9. The apparatus as claimed in claim 8 wherein said supplemental electrical load seen by the generator is variable.
10. The apparatus as claimed in claim 1 wherein said controller is adapted for determining when cold start heating of exhaust system components is no longer required and effective to electrically decouple the supplemental electrical load from the output of the generator.
11. The apparatus as claimed in claim 1 wherein the generator is an alternator including an actively controlled bridge rectifier effective to controllably vary alternator output characteristics.
12. Method for cold start heating of exhaust system components in an automobile comprising an internal combustion engine, an engine controller and an electric generator drivingly coupled to the engine and having a regulated electrical output:
providing a supplemental electrical load to the regulated output to provide torque load to the engine; and,
controlling engine speed to a predetermined engine speed profile.
13. Method far cold start heating of exhaust system components as claimed in claim 12 wherein controlling engine speed to a predetermined engine speed profile comprises controlling engine speed through fuel charge adjustments.
14. Method for cold start heating of exhaust system components as claimed in claim 12 wherein controlling engine speed to a predetermined engine speed profile comprises controlling engine speed through supplemental electrical load adjustments.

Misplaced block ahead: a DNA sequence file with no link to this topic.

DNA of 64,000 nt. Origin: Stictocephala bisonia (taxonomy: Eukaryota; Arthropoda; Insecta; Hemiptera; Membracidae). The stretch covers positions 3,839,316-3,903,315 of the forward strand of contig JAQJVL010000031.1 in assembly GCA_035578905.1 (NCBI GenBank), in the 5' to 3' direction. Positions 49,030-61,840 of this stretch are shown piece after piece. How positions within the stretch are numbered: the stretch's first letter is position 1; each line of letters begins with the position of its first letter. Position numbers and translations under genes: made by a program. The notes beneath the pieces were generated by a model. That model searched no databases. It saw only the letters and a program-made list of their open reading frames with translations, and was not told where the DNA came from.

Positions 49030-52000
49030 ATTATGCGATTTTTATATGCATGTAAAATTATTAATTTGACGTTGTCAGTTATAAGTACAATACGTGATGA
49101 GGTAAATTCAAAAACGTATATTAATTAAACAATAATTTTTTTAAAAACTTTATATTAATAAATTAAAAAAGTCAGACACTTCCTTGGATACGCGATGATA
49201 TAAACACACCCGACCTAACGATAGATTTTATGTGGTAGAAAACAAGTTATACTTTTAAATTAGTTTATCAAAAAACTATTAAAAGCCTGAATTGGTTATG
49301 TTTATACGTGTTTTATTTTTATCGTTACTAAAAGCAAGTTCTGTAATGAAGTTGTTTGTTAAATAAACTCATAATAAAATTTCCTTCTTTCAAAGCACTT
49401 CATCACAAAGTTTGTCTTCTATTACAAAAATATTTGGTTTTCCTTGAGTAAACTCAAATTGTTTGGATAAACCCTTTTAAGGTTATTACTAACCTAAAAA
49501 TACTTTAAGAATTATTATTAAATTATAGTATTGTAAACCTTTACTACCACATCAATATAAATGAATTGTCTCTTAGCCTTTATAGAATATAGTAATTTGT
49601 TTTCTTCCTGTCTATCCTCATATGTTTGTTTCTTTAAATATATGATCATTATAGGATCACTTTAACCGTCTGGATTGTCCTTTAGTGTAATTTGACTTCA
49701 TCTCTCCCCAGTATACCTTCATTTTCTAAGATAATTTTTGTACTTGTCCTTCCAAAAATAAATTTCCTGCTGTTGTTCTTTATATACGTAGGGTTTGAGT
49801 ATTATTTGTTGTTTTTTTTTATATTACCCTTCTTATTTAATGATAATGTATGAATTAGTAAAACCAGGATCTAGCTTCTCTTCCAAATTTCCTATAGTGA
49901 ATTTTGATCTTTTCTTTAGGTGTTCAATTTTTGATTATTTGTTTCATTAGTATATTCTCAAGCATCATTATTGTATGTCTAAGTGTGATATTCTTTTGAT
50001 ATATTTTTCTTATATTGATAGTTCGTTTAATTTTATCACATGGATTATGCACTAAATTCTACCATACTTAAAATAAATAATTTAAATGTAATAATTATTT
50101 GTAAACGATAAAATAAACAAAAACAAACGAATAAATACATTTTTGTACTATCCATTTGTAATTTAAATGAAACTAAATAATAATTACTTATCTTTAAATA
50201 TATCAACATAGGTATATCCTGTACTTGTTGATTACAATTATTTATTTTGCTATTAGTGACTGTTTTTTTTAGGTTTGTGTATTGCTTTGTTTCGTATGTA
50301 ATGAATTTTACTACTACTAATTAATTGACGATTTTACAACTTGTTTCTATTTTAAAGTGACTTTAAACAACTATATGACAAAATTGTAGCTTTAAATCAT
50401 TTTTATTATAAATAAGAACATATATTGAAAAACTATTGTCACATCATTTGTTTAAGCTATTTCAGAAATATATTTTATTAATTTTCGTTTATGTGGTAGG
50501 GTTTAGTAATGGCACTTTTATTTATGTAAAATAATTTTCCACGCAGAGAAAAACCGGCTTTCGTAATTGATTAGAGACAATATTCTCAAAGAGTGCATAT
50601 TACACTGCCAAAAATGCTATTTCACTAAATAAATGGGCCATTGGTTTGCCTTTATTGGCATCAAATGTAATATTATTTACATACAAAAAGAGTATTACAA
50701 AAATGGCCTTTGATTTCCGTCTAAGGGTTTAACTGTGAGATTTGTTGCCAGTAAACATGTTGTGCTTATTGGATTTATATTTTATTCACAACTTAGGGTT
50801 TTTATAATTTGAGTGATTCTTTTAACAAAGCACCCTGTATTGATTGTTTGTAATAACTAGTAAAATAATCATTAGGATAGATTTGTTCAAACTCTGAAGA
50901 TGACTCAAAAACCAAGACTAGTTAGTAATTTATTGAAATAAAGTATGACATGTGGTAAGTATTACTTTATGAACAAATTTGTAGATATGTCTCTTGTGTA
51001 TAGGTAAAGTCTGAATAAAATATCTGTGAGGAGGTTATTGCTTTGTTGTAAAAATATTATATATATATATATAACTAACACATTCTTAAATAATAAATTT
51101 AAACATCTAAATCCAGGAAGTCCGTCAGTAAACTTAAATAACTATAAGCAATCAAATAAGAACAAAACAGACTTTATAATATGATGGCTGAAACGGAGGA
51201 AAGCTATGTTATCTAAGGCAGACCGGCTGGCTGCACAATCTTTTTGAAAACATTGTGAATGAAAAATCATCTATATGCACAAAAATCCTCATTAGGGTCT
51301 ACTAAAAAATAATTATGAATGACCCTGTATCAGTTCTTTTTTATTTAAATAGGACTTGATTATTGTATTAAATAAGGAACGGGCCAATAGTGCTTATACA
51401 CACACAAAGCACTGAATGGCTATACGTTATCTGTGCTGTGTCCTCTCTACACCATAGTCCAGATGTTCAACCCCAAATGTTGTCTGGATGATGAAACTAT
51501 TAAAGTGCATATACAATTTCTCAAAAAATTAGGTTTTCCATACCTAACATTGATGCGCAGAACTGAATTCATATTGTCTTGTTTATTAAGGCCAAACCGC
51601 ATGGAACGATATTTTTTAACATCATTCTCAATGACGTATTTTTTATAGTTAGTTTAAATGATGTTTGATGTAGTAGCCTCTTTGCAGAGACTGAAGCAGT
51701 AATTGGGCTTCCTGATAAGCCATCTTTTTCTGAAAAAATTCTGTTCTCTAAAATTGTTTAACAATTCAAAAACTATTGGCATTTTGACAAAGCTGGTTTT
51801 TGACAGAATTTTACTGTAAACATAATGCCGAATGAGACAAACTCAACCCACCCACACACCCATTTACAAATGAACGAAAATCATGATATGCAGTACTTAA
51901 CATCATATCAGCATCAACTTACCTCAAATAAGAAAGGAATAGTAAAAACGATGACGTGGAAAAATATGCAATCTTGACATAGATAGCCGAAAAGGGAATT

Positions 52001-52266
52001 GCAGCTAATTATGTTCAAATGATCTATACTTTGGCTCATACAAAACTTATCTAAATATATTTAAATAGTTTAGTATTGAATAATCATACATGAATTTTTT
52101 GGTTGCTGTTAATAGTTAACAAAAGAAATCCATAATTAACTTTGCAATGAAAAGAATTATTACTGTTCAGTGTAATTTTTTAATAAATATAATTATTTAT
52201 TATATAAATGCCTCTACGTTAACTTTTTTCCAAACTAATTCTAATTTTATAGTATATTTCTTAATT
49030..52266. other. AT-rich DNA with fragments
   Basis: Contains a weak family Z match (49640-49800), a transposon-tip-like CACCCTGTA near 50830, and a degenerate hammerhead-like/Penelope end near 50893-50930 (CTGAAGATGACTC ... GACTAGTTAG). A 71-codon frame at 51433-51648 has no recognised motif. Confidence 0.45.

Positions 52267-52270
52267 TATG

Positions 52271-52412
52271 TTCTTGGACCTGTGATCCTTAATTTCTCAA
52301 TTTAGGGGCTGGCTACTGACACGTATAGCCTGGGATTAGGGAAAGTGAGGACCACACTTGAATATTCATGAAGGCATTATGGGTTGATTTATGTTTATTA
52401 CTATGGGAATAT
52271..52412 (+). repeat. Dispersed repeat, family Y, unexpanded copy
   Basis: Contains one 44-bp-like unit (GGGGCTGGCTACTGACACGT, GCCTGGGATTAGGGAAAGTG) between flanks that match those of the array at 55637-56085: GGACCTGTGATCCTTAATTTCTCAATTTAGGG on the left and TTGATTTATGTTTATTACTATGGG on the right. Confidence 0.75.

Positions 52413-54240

15. Method for cold start heating of exhaust system components as claimed in claim 13 wherein said supplemental electrical load is provided in accordance with monitored generator parameters.
16. Method for cold start heating of exhaust system components as claimed in claim 13 wherein said supplemental electrical load is provided in accordance with a predetermined load profile.
17. Method for cold start heating of exhaust system components as claimed in claim 14 comprising controlling fuel charge in accordance with a predetermined fuel charge profile.
18. Method for cold start heating of exhaust system components as claimed in claim 12 further comprising retarding engine spark timing.
19. Apparatus for cold start heating of exhaust system components comprising:
an electrical generator having a regulated output coupled to nominal electrical loads;
an internal combustion engine drivingly coupled to the generator; and,
a computer based control operatively coupled to the internal combustion engine and generator, said control including a set of program instructions effective to coordinate engine fueling and generator electrical loading to control engine speed to a predetermined engine speed profile at greater than nominal engine loads.
20. The apparatus as claimed in claim 19 wherein the computer based control is selected from the group consisting of a powertrain controller, a vehicle body controller, and combinations thereof.